A reader asked what I thought about the Craigslist killer (apparently there was a "Lifetime" made for television movie about him this week). I really didn't know much about him or the movie, so I read this review of the movie and was charmed by these sections:
The film delivers the story as a conventional narrative. It might have been more compelling had it been told from inside the head of either the killer or his fiancée, but Mr. Markoff, at least, apparently didn’t leave much of an explanation for his behavior.I think it is hilarious that (at least in the movie) they are blaming this on the internet rather than trying to take a serious look at possible abnormal psychology reasons for his behavior. It reminds me of the time-honored tradition of blaming bad things on demons or evil spirits rather than admitting what Joseph Conrad understood, that "[t]he belief in a supernatural source of evil is not necessary: men alone are quite capable of every wickedness." We have already met the enemy, we just keep forgetting about it.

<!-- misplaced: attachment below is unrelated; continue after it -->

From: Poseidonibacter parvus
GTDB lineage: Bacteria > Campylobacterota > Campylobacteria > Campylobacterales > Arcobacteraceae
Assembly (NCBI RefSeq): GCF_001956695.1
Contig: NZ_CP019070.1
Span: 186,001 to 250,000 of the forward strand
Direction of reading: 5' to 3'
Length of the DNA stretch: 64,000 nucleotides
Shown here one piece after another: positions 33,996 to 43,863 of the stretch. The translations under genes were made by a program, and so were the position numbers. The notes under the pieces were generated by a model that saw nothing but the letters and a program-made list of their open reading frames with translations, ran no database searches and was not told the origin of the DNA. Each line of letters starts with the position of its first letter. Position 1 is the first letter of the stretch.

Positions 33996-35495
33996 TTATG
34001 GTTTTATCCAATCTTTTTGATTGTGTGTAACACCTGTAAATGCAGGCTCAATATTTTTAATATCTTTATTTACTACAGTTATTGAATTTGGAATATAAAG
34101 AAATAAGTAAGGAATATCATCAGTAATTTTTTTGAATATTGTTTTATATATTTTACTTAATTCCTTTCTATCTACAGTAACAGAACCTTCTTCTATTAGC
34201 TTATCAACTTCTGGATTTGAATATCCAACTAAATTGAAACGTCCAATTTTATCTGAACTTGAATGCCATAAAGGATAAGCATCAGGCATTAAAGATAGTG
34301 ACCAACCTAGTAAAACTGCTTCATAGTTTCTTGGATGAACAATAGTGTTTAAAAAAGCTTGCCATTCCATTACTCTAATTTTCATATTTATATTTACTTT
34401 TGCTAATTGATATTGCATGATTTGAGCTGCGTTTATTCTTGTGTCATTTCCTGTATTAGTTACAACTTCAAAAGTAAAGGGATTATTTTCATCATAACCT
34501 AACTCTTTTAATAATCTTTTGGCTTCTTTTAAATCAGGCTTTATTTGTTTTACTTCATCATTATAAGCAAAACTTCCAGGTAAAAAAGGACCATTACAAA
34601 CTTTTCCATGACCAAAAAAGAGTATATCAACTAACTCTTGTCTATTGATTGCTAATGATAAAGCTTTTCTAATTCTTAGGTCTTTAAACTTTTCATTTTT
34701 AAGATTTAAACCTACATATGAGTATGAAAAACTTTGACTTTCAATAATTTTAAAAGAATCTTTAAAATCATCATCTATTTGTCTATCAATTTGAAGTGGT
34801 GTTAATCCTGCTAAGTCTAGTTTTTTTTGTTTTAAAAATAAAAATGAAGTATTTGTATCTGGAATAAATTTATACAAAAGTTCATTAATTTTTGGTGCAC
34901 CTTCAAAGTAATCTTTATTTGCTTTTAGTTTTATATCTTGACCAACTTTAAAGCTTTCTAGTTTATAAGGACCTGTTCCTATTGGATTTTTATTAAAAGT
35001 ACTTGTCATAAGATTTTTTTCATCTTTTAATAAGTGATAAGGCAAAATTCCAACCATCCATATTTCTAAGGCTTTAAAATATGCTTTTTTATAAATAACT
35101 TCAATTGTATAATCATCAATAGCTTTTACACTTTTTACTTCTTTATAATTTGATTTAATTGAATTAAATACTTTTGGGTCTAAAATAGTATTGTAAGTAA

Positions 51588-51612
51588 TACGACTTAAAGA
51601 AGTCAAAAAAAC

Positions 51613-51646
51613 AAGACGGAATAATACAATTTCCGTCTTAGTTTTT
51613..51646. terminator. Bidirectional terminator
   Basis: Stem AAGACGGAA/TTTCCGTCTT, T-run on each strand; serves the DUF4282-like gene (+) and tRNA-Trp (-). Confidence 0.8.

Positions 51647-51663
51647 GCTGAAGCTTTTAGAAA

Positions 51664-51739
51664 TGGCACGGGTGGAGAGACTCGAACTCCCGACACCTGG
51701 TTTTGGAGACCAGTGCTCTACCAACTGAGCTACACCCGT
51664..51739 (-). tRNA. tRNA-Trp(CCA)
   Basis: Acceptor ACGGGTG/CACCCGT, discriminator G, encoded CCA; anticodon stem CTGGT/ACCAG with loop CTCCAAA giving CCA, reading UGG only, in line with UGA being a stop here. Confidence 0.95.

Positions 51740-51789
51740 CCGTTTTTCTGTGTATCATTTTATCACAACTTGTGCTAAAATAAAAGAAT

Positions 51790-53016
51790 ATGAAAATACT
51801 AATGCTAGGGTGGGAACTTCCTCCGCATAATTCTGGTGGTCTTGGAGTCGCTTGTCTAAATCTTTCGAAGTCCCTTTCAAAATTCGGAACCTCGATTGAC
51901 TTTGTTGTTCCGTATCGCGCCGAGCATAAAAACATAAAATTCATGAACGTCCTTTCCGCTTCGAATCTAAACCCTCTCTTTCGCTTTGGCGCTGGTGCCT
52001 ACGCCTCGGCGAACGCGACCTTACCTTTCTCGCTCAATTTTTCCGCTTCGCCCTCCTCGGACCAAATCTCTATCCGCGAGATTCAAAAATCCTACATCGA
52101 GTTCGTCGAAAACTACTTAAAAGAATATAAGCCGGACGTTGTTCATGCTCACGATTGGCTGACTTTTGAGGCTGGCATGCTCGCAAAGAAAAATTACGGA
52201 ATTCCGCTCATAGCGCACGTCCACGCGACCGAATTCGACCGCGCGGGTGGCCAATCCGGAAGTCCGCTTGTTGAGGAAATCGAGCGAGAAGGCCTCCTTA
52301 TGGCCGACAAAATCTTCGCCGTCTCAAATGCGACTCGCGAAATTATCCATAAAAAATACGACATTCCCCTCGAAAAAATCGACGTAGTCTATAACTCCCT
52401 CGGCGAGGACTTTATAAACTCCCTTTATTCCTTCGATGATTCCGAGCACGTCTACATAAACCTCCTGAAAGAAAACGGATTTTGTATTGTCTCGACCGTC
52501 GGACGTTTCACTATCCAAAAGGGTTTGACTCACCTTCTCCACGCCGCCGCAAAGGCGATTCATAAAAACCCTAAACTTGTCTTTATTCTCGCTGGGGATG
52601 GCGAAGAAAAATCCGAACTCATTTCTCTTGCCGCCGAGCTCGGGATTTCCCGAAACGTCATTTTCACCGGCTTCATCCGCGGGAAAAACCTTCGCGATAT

“I’m a straight-A medical student,” he tells the police during the initial interrogation after his arrest. “I’m getting married in a month. I mean, would you guys care to explain to me why I would go around and shoot prostitutes in hotel rooms?”
They don’t have an answer, and the filmmakers don’t either; cheesy sound effects are all they can come up with to signal his switch from perfect-man mode to psychopath.
The film’s most compelling moment comes courtesy of William Baldwin, who plays the lead detective on the case. “Used to be able to tell who the bad guys were, right?” his character says to a colleague. “Now it’s all texts and e-mails and Web sites. Creeps are hiding in our own houses, and we don’t even know who they are.”